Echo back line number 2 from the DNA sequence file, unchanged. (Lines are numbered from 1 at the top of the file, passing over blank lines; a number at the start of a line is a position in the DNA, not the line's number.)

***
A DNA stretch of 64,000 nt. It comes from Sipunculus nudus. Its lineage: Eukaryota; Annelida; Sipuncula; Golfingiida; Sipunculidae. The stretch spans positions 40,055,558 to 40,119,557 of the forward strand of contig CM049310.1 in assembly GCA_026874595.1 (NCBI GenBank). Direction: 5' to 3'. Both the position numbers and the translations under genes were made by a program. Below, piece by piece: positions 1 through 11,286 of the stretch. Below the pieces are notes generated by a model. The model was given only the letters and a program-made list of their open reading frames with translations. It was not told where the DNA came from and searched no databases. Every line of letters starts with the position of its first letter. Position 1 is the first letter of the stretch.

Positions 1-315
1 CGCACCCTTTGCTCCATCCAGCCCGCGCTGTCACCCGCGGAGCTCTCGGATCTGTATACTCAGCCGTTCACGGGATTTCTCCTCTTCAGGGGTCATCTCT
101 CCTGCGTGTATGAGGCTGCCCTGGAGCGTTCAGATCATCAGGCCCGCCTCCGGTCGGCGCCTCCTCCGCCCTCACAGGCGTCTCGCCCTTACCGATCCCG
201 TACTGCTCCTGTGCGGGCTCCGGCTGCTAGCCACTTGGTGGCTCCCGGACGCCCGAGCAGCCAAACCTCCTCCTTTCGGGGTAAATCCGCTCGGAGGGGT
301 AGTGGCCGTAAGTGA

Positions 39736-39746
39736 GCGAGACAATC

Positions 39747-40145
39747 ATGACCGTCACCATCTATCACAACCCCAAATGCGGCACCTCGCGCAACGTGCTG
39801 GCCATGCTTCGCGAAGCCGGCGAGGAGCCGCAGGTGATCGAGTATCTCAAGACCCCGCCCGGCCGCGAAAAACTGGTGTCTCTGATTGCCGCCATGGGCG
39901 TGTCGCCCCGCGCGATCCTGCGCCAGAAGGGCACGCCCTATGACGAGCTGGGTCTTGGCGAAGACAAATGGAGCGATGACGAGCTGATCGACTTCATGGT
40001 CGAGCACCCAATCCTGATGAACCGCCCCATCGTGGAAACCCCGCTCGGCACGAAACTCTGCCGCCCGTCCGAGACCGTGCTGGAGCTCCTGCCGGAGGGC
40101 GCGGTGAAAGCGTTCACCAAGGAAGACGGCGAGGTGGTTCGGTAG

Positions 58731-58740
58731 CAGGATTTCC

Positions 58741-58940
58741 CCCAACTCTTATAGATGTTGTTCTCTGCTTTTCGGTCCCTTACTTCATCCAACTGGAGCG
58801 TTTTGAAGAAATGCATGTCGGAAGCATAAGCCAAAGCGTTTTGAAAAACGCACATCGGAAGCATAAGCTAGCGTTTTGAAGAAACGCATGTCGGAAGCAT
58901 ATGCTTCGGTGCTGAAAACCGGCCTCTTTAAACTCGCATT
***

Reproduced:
Positions 1-315